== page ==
"I think we all recognise that Ireland and Afghanistan deserve their elevated status," Cannon said. "They played very well two or three years ago and outplayed the rest of us. Wherever you draw a line in terms of additional funding, there's always those just below the line who will feel hard done by or feel they deserve recognition as well. I don't think that's what this is about and I think the ICC have some method behind their funding model at the moment which I think will be borne out in time."
How long that method takes to come to fruition requires a high level of patience, especially for the players. The frustration has been evident for Scotland's players who are eager to test themselves and improve as well. Though Ireland and Afghanistan may deserve their opportunities, the fact that Scotland and three other ODI Associates are not part of the ODI rankings table is hampering their ability to negotiate for games with Full Members.
"I think there's a lot to be said that the elevation in status has exacerbated the problem," Cannon said. "Preston [Mommsen]'s quotes and press conferences in India were supported not only by the rest of the Scottish contingent but many other nations there. It's a frustration but it's life. We need to make it work. We need to make sure that we do compete when we have the opportunity so that we're seen… as viable opposition for anyone including Full Members."
Regardless of whatever external opportunities may come forth from the ICC or elsewhere, Cannon says that the Scotland cricket community needs to focus on growing stronger from within. Specifically, he repeatedly spoke about "raising the noise levels" in Scottish cricket to get people excited about what does exist rather than dwell upon what is missing.
"Scotland is certainly ranked a lot higher and recognised as a greater force than I appreciated before I joined Cricket Scotland," says Cannon, who took up the role last September. "I think that's been one of the biggest lessons is I don't believe that the Scottish public and in particular the Scottish sporting public, recognise how powerful Scottish cricket is. I think we've got 230 years of history. We've got a great base in terms of our club structure and development pathways and I think we've got a right to perform on the world stage and we've got to accept these opportunities and make our name known not only on the world stage and with other international teams but in particular with our fans at home in Scotland."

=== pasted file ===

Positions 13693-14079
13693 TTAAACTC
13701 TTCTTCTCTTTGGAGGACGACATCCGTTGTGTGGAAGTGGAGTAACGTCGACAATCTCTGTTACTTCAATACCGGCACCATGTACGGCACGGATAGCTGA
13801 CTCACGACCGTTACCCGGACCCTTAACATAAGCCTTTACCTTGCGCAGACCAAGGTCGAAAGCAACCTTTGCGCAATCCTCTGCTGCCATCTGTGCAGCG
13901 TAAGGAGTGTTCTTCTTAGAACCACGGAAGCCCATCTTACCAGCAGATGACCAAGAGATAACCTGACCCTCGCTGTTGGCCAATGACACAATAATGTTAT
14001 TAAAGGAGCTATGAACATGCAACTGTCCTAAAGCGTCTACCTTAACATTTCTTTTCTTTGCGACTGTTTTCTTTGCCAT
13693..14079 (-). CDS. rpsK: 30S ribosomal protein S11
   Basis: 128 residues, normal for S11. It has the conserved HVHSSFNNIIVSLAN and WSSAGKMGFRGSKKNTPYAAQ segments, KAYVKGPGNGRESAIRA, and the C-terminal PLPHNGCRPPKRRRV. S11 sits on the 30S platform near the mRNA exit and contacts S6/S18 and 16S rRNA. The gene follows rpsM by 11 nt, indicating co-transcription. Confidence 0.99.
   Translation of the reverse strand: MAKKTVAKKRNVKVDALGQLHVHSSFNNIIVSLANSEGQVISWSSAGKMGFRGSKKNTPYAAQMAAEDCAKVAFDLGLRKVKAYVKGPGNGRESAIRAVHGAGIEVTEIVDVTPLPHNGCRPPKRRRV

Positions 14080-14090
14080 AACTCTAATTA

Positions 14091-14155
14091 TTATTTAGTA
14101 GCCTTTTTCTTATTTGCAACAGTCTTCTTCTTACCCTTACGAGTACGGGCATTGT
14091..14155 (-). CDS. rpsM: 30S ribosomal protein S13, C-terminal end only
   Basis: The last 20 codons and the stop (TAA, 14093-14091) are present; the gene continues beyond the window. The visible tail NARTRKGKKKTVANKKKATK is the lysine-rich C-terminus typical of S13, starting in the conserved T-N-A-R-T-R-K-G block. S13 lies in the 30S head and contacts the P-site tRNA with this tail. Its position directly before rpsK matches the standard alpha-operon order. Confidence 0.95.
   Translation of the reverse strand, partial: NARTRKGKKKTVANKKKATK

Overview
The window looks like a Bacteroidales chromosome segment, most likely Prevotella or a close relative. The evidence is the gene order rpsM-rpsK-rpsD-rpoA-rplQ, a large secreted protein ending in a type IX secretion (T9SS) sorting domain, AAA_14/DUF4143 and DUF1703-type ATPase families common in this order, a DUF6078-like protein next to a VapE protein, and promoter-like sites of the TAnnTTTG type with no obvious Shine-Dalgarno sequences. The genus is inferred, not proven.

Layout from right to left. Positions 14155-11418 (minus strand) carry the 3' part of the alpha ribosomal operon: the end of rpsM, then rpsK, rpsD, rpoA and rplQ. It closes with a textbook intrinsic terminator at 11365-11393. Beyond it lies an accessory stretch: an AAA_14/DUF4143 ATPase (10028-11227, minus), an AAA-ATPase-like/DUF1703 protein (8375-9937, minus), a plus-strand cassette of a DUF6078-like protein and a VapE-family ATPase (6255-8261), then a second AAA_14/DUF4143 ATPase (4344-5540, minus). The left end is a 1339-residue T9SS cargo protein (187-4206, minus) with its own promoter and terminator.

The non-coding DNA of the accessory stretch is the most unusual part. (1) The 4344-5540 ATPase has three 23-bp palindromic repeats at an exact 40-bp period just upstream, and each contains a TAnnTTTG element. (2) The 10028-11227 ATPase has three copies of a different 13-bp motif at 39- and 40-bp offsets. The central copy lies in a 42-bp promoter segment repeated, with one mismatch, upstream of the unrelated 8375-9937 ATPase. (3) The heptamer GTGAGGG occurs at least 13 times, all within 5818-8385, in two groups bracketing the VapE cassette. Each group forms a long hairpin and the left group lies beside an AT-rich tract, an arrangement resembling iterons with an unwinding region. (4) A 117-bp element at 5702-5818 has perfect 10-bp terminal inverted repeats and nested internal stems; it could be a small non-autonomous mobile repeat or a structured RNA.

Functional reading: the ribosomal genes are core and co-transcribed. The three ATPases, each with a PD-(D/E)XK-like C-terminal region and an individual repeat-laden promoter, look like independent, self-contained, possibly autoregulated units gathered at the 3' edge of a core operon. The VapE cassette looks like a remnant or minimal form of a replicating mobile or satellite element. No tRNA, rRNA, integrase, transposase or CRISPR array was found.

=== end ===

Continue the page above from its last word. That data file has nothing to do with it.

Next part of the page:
"We need to recognise that this is a Scottish sport. It's as Scottish a sport as football is and we need to make sure that the Scottish public recognise that and get behind it. That means not only Scottish public but corporate Scotland as well and I think if we can become more self-sustaining, self-reliant, then I think that's another reason that our other funders - the Scottish government and the ICC - will look upon us favourably."
Streamlining the administration of Cricket Scotland has been a key task in Cannon's first year in the job. He says good governance is a pivotal factor in any group's ability to recruit and sustain both players to participate in development programmes as well as the sponsors to fund them, something that will be needed if Scotland are to achieve the organisation's strategic target to be a top-12 ODI team in both men's and women's cricket by 2019. Part of that is ensuring Scotland's next success at an ICC tournament doesn't take as long as their maiden victory took - 21 games dating back to the 1999 World Cup - against Hong Kong at the ICC World T20 in March.
"I think we've had our days in the sun, 21 opportunities on the world stage for causing an upset if you like and never having taken one until this March in India, I think doesn't do us credit," Cannon said. "We must make sure that the next win on a global stage is not another 21 games from now."